In a society where mental health and addiction issues are becoming increasingly prevalent, employees must understand their rights in the workplace. First and foremost, it is crucial to understand the legal landscape surrounding addiction and rehabilitation in employment. Two essential federal laws provide specific protections for workers grappling with substance use disorders: The Americans with Disabilities Act (ADA) and the Family and Medical Leave Act (FMLA).
The ADA prohibits discrimination against individuals with disabilities, including people recovering from substance use disorders. Importantly, this act only protects employees who are not currently engaging in the illegal use of drugs but are either in recovery or wrongly perceived as having a substance use disorder. If an employer fires an employee because they sought rehabilitation treatment and are no longer engaging in the illegal use of drugs, they may violate the ADA.
On the other hand, FMLA provides eligible employees with up to 12 weeks of unpaid, job-protected leave per year for specific family and medical reasons. One such reason is a severe health condition that makes the employee unable to perform their job, which can include conditions related to substance abuse. Therefore, if an employee meets the eligibility requirements for FMLA leave, they may be able to take time off for rehab without fear of losing their job.
Navigating the Conversation With Your Employer
Discussing a personal matter like rehabilitation with your employer can be daunting. However, it is beneficial to maintain open, honest communication to ensure mutual understanding and avoid potential legal complications. While the specifics of the conversation will depend on your relationship with your employer, it is generally advisable to explain your need for time off, reassure your commitment to your job, and express your intent to return to work after completing the program.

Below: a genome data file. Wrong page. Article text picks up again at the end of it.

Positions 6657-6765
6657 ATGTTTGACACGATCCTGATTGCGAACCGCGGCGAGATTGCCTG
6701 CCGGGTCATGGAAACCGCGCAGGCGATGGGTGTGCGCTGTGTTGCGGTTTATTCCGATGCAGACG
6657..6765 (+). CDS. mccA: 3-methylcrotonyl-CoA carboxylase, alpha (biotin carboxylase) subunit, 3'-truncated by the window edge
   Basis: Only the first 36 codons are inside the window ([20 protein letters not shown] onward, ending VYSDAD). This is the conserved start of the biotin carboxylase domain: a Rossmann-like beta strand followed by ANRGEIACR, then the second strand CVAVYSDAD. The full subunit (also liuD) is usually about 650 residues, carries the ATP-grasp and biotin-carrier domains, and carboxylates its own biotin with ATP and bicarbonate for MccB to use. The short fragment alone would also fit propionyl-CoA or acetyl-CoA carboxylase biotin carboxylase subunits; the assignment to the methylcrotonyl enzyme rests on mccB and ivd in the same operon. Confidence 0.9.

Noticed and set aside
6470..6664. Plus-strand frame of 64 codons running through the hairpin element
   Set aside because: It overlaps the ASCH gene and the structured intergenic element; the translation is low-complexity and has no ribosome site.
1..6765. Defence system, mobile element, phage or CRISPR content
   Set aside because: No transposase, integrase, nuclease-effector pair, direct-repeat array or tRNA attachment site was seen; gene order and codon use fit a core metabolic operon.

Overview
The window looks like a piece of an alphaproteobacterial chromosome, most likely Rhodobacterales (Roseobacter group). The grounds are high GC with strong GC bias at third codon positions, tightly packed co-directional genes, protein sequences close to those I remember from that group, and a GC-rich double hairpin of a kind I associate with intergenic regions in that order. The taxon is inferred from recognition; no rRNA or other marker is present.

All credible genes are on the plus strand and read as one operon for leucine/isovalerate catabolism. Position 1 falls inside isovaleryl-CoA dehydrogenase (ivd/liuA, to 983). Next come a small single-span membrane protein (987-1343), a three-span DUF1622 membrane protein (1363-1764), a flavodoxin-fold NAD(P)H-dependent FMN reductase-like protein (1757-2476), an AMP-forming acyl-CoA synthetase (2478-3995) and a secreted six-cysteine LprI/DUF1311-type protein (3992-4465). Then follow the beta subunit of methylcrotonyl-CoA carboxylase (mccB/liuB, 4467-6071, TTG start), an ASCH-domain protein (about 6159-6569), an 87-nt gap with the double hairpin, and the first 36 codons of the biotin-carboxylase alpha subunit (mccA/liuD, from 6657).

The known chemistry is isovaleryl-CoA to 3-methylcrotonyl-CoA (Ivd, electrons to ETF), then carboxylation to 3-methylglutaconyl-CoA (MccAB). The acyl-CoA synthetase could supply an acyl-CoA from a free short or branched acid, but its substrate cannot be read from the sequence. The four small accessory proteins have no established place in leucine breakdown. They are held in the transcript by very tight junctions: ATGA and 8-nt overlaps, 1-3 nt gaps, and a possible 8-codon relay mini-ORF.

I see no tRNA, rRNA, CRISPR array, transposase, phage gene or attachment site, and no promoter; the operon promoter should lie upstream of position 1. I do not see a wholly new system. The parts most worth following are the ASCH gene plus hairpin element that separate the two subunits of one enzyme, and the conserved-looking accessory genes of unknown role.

Will I Get Paid While in Rehab?
As mentioned earlier, FMLA leave is unpaid. However, some employers offer paid leave policies, or you may be able to use accrued vacation, personal, or sick leave to continue receiving income while in rehab. The specifics will depend on your employer’s policies, so reviewing these carefully or discussing them with your human resources representative is crucial.
A South Jersey Employment Lawyer at Sidney L. Gold & Associates, P.C. Can Explain and Protects Your Rights
Going to rehab is hard, and going without pay during that time can be frightening. However, rest assured that you have some legal protections on your side. For more information, speak with a South Jersey employment lawyer at Sidney L. Gold & Associates, P.C. today. Call us at 215-569-1999 or contact us online to schedule a free consultation. Located in Philadelphia and Pennsauken, New Jersey, we serve clients in South Jersey and Southeastern Pennsylvania, including Wilkes-Barre, Scranton, Northeast Philadelphia, Bucks County, Chester County, Delaware County, Lehigh County, and Montgomery County.